Guest Post: PR and Video Games – what's the connection?

Longtime readers of this blog will know that Jens and I are big fans of video games as mass-entertainment medium and the effect they have on culture. That's why we asked Rick Weiss, who writes the Playing Games with PR blog to give us his thoughts on the connection between PR and Video Games. The switch to interactivity:

Video games, a huge medium in the North American entertainment industry, continues to grow and develop. Video games represented a huge advance in entertainment when they became mainstream in the late 1970s and throughout the 1980s . Movies and television had been great fun for a number of decades but they were only a one-way medium. Video games brought interactivity to the small screen.

Lets take a look at PR and it's evolution over the past century or so. PR began with awareness and propaganda – one way messages being spread to audiences who took them at face value. It was coming from a credible source after all. In the past 20 years, there has been a movement in PR to push for two-way communication between organizations and audiences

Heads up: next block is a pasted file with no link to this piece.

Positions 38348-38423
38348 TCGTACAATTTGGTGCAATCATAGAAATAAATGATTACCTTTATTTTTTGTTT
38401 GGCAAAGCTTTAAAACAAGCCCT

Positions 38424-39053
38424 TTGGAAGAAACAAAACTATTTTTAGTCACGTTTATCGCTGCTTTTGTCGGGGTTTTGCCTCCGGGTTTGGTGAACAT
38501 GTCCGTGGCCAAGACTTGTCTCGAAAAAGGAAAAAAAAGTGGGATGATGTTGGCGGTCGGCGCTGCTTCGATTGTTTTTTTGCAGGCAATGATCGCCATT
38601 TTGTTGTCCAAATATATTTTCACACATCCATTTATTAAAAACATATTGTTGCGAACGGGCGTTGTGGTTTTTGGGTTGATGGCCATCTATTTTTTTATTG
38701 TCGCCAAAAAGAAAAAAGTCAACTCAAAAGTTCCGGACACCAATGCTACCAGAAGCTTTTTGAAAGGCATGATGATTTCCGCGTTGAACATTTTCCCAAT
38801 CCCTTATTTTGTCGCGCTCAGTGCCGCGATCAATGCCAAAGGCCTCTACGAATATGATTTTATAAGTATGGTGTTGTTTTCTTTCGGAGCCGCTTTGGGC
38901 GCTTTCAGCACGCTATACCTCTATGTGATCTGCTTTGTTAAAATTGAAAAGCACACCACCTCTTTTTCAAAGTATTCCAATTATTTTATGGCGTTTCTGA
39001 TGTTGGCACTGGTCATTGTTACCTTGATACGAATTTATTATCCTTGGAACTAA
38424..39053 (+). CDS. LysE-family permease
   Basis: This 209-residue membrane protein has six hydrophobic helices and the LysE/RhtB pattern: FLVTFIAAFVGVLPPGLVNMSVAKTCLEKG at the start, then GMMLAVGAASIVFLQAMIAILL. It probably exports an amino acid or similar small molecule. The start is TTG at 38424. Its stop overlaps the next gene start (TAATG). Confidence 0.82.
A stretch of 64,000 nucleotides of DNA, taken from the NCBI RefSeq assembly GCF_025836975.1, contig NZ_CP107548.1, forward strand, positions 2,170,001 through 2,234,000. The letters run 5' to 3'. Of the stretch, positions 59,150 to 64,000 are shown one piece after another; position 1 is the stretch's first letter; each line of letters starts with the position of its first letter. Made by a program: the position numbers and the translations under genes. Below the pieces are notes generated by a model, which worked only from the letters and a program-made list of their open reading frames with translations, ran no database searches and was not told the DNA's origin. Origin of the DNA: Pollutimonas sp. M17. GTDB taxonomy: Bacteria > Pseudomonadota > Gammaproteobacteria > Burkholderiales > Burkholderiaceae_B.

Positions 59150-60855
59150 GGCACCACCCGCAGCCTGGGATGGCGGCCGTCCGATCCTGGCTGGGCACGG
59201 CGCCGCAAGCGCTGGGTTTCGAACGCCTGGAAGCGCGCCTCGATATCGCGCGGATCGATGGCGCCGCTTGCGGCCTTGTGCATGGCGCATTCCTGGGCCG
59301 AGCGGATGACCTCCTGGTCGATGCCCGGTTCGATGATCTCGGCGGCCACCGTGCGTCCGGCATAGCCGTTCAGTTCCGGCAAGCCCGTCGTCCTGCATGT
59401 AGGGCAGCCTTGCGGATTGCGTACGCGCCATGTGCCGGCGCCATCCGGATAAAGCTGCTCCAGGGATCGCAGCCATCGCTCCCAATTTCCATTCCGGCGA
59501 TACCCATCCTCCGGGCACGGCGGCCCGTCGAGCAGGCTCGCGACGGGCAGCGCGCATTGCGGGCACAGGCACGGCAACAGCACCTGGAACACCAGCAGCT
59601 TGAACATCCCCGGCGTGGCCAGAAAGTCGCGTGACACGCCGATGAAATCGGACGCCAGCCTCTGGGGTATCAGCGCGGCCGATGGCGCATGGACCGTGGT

Creating communities:

Video games create communities based on shared interests and experiences. One of my favourite video games is Starcraft. If I meet another fan, I immediately have something to discuss with them. And, unlike a shared interest in a TV show or movie, while talking about Starcraft we can discuss things that WE have done while playing games. It's common to talk and compare strategies and gloat about past victories. I've formed long-lasting friendships that began with a shared interest in video games.

PR aims to create communities through various communications strategies. By generating discussion about a desired topic, people are brought together. Earth Hour, organized by WWF, generated a lot of discussion both face-to-face and in the "blogosphere".

As a communications tool:

Video games offer a great communications medium. Games are fun and interactive; people get to DO things in video games, which makes them great potential learning tools. A good game evokes emotion in the player which solidifies the message in the game. By communicating a good message through a well made game, players will be likely to feel favourably towards the represented organization or cause. I'm not saying this is easy, or can be effective for every cause. You really need to understand your audience, but games can make powerful communications tools.

Connection #1: In the past 20-30 years, video games have made entertainment interactive while in the past 20 years PR has pushed to create interactive communications models.

Connection #2: Video games and PR both build communities.

Connection #3: Video games and PR can work together to communicate a message in a powerful way.

-Rick Weiss